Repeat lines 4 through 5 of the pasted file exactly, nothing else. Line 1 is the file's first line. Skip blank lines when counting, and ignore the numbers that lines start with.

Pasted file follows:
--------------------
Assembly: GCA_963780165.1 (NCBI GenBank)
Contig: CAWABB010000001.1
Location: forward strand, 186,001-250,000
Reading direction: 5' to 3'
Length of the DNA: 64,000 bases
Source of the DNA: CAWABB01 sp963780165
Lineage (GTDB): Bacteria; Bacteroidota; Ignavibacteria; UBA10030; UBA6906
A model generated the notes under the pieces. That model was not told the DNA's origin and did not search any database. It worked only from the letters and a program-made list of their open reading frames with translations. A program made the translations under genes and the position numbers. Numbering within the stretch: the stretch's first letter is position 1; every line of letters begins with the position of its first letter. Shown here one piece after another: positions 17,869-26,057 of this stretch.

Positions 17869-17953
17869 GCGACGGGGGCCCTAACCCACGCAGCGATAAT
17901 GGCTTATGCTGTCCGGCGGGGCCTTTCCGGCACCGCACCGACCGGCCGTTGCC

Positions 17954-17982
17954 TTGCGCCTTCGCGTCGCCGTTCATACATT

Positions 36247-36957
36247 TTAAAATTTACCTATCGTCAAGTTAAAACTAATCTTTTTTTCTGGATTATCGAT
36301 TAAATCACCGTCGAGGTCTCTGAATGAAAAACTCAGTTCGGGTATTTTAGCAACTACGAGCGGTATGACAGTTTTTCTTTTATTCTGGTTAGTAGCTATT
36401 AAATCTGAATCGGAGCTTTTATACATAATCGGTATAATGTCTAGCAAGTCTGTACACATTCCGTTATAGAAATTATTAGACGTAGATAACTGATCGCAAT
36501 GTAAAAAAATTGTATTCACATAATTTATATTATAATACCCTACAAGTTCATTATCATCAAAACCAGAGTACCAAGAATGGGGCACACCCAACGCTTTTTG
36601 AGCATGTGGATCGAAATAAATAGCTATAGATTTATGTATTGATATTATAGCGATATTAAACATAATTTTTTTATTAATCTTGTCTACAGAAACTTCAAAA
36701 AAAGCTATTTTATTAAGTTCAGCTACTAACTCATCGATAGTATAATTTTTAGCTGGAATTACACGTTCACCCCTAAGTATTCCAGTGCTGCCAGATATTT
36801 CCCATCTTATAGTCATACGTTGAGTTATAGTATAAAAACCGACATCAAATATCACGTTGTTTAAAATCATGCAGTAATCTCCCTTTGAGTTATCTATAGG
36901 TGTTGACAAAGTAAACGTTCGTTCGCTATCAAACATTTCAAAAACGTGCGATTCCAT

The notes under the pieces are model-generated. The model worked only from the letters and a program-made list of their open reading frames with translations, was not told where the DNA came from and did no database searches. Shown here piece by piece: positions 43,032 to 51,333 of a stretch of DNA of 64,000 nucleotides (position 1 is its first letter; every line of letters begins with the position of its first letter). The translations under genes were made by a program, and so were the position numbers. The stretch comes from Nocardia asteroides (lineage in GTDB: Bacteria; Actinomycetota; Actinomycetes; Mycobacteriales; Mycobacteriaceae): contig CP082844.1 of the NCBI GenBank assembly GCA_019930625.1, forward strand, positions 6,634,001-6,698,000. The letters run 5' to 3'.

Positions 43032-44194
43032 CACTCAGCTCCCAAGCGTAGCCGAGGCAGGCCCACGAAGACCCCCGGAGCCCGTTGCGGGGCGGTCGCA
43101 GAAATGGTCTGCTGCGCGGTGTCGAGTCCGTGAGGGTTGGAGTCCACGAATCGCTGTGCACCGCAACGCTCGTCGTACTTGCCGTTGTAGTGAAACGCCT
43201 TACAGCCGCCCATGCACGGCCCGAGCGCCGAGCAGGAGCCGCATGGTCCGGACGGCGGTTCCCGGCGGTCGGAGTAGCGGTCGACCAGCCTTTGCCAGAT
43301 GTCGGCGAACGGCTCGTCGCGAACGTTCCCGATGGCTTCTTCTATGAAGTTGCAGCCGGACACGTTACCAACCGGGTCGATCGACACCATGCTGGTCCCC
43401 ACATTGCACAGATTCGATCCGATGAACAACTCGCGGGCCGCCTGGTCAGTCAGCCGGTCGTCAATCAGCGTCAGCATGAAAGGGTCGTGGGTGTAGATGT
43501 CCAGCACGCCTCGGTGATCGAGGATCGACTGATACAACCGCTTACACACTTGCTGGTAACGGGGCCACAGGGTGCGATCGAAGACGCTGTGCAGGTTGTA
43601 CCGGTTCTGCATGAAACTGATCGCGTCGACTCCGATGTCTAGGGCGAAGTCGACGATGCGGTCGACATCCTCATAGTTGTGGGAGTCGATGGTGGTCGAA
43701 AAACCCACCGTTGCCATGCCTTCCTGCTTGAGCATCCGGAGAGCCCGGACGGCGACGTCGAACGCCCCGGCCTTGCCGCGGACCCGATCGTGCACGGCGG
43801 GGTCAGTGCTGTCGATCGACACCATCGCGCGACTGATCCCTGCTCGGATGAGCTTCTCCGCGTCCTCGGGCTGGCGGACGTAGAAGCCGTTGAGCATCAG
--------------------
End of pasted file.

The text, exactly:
Reading direction: 5' to 3'
Length of the DNA: 64,000 bases